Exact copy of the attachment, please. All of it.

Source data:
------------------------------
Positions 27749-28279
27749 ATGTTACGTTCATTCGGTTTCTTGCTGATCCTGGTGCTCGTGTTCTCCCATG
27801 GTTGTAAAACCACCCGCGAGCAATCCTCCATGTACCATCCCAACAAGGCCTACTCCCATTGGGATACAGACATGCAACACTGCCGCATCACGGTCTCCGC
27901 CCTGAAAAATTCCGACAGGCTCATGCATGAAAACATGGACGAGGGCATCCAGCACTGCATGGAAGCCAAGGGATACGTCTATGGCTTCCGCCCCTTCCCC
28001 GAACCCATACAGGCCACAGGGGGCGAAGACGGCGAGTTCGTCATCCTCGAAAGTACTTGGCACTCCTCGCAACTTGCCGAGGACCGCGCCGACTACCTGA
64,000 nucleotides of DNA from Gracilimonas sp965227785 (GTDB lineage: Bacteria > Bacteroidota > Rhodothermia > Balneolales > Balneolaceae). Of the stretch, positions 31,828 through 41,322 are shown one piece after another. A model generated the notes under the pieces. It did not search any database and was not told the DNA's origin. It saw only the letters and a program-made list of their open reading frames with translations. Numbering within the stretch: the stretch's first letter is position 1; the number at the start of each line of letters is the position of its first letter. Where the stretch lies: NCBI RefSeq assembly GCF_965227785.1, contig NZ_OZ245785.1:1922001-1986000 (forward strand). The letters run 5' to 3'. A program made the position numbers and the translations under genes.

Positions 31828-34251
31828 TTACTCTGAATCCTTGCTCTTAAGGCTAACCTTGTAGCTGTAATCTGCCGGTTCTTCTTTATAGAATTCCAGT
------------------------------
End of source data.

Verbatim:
Positions 27749-28279
27749 ATGTTACGTTCATTCGGTTTCTTGCTGATCCTGGTGCTCGTGTTCTCCCATG
27801 GTTGTAAAACCACCCGCGAGCAATCCTCCATGTACCATCCCAACAAGGCCTACTCCCATTGGGATACAGACATGCAACACTGCCGCATCACGGTCTCCGC
27901 CCTGAAAAATTCCGACAGGCTCATGCATGAAAACATGGACGAGGGCATCCAGCACTGCATGGAAGCCAAGGGATACGTCTATGGCTTCCGCCCCTTCCCC
28001 GAACCCATACAGGCCACAGGGGGCGAAGACGGCGAGTTCGTCATCCTCGAAAGTACTTGGCACTCCTCGCAACTTGCCGAGGACCGCGCCGACTACCTGA
64,000 nucleotides of DNA from Gracilimonas sp965227785 (GTDB lineage: Bacteria > Bacteroidota > Rhodothermia > Balneolales > Balneolaceae). Of the stretch, positions 31,828 through 41,322 are shown one piece after another. A model generated the notes under the pieces. It did not search any database and was not told the DNA's origin. It saw only the letters and a program-made list of their open reading frames with translations. Numbering within the stretch: the stretch's first letter is position 1; the number at the start of each line of letters is the position of its first letter. Where the stretch lies: NCBI RefSeq assembly GCF_965227785.1, contig NZ_OZ245785.1:1922001-1986000 (forward strand). The letters run 5' to 3'. A program made the position numbers and the translations under genes.

Positions 31828-34251
31828 TTACTCTGAATCCTTGCTCTTAAGGCTAACCTTGTAGCTGTAATCTGCCGGTTCTTCTTTATAGAATTCCAGT